I had a meeting with a [female] sales manager and three of my [male] directors once…it took about two hours. She only spoke once and one of my fellow directors cut across her and said ‘What Anne is trying to say, Roger, is…’ and I think that about sums it up. He knew better than Anne what she was trying to say, and she never got anything said.

Let’s look at some other professional situations, shall we?

Years ago, while producing the hit TV series “The Shield,” Glen Mazzara noticed that two young female writers were quiet during story meetings. He pulled them aside and encouraged them to speak up more.

Watch what happens when we do, they replied.

Almost every time they started to speak, they were interrupted or shot down before finishing their pitch. When one had a good idea, a male writer would jump in and run with it before she could complete her thought.

A Yale psychologist tracked the speaking time of new senators and those with more tenure and leadership. She found that tenured male senators spoke much more than their junior colleagues, but female senators’ speaking time did not significantly increase with time or power.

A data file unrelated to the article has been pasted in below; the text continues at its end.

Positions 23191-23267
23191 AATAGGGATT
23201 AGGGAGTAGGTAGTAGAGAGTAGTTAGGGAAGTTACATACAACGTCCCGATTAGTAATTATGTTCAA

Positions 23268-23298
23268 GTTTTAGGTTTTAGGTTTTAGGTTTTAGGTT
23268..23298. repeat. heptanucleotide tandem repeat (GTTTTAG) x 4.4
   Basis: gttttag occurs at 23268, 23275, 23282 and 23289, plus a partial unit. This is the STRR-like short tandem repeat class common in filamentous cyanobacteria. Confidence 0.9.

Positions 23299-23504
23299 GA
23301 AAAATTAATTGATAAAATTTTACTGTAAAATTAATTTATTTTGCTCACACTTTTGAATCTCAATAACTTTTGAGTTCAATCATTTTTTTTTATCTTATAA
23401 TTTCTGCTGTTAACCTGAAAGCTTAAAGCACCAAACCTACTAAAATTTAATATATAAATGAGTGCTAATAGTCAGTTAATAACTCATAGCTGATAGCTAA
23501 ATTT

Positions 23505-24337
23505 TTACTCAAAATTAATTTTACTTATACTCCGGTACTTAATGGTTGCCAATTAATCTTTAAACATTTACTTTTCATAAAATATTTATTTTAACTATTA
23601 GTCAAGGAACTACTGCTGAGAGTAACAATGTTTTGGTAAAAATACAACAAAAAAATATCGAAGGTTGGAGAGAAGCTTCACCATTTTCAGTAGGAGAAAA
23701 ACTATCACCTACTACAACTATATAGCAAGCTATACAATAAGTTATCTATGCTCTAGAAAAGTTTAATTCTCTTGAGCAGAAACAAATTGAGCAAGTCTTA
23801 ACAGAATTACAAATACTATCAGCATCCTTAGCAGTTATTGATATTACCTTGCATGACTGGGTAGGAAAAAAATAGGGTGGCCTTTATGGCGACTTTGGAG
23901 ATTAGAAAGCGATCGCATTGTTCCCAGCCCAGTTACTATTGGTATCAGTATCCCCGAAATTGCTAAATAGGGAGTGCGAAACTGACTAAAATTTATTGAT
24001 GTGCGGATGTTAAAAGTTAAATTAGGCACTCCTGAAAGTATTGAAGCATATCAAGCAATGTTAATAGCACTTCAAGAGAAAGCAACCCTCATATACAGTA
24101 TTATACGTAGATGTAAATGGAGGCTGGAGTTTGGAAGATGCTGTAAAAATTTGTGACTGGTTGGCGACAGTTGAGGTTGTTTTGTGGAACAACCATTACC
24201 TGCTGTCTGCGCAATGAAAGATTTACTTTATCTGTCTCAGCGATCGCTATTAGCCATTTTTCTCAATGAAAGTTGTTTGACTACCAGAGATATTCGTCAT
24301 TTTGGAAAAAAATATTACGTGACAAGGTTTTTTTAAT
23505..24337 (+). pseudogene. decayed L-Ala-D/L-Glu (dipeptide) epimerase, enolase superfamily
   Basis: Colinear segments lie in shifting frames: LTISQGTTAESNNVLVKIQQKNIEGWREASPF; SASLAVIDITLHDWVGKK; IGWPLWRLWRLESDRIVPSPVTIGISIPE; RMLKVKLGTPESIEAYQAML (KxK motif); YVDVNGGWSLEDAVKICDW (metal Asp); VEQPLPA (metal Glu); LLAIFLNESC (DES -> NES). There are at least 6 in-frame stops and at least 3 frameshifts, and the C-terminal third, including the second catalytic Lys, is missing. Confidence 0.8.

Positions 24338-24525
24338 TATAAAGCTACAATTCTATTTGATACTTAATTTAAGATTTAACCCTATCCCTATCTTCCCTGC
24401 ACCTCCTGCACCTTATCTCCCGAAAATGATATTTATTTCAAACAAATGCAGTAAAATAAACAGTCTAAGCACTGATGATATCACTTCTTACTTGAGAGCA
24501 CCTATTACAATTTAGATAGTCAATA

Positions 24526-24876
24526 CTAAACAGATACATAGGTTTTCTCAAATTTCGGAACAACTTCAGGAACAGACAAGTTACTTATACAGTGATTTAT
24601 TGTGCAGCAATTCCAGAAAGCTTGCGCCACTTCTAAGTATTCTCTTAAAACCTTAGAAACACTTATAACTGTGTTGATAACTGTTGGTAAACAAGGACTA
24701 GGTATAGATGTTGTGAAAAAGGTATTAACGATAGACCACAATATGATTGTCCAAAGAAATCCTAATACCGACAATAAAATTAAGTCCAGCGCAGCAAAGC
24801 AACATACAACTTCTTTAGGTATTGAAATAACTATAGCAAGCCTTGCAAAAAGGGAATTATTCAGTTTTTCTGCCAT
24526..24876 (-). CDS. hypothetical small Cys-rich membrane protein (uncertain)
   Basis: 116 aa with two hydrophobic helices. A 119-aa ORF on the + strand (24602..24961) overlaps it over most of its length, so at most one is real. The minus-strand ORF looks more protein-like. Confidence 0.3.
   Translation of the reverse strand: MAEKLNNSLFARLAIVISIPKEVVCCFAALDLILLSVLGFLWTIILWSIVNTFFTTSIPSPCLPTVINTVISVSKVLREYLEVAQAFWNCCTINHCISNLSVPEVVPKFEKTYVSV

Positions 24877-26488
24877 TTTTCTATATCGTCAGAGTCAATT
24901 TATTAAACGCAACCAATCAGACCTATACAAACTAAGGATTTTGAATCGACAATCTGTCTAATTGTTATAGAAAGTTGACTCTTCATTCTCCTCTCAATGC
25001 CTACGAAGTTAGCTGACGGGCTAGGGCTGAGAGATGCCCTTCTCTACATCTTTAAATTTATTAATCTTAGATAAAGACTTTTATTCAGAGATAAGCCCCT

After discovering this gender inconsistency, the psychologist asked professionals to judge the competence of executives based on how often they shared their opinion. Male executives who spoke up received 10% higher competency ratings. Meanwhile, female executives who shared their opinions openly received 14% lower competency ratings from both men and women.

Another analysis showed that women who make their companies significant revenue and contribute good ideas do not receive better performance reviews and are not seen in a better light by their bosses. Men, however, are.